The superintendency has become a job with lots of accountability but limited authority and one that many have called the most complex job in America. Little wonder there is a shortage in those willing to tackle it.
Yet there is another side to the story. There are thousands of professional educators who get up every morning and go to their jobs as superintendents, dedicated to creating a brighter future for children. They find ways to transform the intrusion of government mandates into lemonade. They work past the poverty of some of their students to create safe havens for children.
Superintendents protect America. Our forefathers were wise enough to create a system of public education in this country that allows a diverse and disparate people to come to a common setting to learn to set aside their differences and live together as one nation. And this institution was so vital it would be paid for by all our citizens because each would have a stake in its success.
It is ironic to me that when the 9/11 Commission issued its report, it called for the creation of public schools in the Middle East to allow people seeking to live more democratically a way to get past the narrow teachings of the jihadists. You can’t have a modern democracy without a joint agreement by its citizens that they will put aside their differences and personal desires for the good of the whole. For democracy to thrive, public education must survive.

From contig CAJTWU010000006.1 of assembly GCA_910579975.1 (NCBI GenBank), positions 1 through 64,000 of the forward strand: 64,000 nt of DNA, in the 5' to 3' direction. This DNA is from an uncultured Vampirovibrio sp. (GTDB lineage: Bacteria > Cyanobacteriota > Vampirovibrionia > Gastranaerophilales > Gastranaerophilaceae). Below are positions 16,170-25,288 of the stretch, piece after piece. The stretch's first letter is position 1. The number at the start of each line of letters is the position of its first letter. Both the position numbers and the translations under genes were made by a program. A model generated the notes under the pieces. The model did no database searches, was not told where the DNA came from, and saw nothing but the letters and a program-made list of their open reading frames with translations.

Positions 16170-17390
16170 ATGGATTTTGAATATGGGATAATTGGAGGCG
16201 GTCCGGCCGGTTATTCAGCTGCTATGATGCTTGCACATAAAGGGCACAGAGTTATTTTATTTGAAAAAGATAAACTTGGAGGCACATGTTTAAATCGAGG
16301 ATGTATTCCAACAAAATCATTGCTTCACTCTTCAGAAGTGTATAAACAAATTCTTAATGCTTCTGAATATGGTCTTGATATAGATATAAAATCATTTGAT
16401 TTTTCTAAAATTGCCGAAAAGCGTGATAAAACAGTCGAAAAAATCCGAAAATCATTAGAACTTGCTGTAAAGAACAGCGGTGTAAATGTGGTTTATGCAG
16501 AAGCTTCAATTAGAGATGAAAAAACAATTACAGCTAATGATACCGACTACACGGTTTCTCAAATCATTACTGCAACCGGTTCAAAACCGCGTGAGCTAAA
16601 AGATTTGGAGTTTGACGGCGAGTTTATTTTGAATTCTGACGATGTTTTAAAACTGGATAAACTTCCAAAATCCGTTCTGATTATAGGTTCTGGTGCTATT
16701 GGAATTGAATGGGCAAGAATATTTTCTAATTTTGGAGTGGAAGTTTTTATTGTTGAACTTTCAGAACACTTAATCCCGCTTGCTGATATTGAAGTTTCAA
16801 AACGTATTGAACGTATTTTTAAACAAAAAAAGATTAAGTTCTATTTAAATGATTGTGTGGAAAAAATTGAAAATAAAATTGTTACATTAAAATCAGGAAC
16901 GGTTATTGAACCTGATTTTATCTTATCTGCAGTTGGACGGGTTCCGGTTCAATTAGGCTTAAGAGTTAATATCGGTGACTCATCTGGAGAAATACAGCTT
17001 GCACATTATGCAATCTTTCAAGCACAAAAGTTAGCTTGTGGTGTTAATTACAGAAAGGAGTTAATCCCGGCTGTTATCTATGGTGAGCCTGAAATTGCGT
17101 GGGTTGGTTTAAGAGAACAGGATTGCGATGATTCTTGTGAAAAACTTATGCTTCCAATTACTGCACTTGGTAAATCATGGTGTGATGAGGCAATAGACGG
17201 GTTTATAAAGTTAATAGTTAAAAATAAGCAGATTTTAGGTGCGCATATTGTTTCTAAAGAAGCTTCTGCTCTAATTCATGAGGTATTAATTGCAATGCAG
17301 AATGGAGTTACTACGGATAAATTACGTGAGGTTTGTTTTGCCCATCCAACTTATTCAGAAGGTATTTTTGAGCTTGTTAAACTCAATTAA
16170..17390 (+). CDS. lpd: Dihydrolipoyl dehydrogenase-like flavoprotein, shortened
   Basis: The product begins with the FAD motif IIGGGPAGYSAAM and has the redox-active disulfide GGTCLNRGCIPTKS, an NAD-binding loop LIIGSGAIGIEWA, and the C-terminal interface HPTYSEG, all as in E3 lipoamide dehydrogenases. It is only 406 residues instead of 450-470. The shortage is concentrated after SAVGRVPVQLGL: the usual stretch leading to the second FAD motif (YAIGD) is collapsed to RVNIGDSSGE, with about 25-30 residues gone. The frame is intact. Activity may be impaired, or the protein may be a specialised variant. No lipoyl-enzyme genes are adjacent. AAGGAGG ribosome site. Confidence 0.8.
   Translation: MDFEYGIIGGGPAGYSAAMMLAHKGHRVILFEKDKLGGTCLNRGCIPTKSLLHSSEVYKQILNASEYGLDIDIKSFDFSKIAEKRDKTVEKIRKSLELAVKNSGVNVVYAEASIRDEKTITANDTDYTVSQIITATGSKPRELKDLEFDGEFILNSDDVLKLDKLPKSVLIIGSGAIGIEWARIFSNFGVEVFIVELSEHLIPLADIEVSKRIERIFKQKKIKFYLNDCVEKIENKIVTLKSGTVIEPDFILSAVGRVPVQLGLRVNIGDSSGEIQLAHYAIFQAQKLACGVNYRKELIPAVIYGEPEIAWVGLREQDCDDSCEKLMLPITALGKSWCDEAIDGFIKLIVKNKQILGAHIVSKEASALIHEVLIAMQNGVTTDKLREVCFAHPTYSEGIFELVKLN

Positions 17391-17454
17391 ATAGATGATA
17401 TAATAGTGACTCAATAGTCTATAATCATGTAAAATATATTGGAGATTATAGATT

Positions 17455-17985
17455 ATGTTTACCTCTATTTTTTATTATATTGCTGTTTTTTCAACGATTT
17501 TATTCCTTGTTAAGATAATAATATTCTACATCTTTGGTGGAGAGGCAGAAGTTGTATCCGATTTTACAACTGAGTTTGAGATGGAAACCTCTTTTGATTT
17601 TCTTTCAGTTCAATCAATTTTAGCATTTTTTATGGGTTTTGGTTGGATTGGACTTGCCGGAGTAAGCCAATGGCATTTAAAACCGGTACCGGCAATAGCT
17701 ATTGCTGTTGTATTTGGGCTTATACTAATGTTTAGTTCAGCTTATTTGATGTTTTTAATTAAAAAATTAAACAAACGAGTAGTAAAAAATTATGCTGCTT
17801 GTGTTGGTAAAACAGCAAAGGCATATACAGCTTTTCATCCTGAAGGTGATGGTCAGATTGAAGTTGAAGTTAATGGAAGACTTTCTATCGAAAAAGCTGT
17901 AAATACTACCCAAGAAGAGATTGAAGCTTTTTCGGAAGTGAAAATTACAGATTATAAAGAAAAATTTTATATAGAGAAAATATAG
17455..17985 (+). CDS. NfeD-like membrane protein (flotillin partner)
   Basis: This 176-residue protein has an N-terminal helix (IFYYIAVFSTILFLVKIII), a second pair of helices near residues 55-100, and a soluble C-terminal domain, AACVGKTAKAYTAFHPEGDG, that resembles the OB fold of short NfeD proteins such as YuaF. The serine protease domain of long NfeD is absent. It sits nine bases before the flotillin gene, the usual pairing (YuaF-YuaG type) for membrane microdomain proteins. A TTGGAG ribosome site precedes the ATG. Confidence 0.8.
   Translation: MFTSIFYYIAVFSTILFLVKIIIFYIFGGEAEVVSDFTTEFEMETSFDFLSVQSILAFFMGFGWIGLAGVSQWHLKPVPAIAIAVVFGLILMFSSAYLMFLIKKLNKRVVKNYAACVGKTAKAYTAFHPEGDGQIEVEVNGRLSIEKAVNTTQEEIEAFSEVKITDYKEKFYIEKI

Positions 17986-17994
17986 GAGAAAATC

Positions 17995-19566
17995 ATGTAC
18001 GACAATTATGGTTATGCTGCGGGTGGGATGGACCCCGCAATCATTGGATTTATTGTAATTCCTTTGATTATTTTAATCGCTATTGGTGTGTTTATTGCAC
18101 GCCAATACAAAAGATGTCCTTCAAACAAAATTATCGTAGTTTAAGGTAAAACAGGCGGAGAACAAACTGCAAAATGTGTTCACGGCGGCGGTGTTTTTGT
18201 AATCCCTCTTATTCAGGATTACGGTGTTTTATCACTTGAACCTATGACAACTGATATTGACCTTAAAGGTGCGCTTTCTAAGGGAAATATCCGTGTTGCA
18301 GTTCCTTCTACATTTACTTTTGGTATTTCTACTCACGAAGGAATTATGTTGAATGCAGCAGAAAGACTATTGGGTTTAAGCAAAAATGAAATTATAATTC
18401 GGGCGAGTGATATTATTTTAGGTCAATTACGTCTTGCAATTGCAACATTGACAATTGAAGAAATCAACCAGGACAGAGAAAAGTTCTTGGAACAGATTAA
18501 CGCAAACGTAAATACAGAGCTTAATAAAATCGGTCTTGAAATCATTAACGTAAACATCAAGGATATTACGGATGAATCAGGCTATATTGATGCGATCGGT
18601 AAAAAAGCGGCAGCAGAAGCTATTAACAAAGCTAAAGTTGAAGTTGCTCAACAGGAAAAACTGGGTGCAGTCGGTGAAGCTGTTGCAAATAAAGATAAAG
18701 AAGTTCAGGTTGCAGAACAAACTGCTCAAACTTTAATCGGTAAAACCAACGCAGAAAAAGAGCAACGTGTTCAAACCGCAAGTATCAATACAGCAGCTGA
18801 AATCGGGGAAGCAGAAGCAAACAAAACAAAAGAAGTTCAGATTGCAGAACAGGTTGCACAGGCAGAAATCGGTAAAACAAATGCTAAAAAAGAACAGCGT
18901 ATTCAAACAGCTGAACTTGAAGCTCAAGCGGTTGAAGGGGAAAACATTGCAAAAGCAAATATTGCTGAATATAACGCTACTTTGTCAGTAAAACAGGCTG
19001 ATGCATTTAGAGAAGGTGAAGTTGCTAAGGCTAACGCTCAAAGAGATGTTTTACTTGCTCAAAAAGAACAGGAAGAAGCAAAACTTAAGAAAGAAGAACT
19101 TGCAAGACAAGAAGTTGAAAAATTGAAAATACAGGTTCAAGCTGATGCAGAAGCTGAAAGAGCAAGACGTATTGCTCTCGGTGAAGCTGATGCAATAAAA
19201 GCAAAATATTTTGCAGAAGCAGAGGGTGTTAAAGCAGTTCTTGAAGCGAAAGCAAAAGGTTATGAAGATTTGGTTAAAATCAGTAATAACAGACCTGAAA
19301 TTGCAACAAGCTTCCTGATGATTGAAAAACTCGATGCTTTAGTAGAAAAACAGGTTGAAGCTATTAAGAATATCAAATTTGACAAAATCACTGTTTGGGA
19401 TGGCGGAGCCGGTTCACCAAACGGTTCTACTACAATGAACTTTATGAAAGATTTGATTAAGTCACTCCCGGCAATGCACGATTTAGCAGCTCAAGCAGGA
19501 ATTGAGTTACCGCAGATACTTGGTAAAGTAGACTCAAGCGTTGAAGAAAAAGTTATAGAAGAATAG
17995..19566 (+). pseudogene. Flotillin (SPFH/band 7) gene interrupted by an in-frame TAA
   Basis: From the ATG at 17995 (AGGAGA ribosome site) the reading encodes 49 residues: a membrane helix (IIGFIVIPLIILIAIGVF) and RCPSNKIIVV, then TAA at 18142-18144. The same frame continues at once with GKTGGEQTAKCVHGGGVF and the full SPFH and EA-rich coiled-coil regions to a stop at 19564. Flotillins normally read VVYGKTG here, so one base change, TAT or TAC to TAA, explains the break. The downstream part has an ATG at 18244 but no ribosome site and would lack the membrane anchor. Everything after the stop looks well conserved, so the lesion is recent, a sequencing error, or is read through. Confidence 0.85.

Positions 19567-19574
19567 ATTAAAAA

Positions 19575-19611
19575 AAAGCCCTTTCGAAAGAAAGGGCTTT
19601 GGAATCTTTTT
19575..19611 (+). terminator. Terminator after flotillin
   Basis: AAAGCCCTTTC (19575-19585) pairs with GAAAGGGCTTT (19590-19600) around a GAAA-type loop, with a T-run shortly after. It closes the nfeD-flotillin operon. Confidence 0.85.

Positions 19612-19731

Yet we know there are those who would dismantle the public education system to replace it with their private vision. Will we destroy the one institution in our country designed to bring people to a sense of common good? And can that common good emerge from narrow self-interest?
Superintendents are engaged in a battle of competing visions of a future America. One would serve private interests through choice and by starving the public institutions of the resources necessary for success. The other would see that we are all in this together and we have a compact with each other and a common destiny to fulfill.
In the midst of this battle stand the superintendents who must maintain a steady course, while being able to moderate and mediate the shifting political pressures. Although it is important to find common ground inside the system, it is also important to confront those from outside who would threaten these institutions.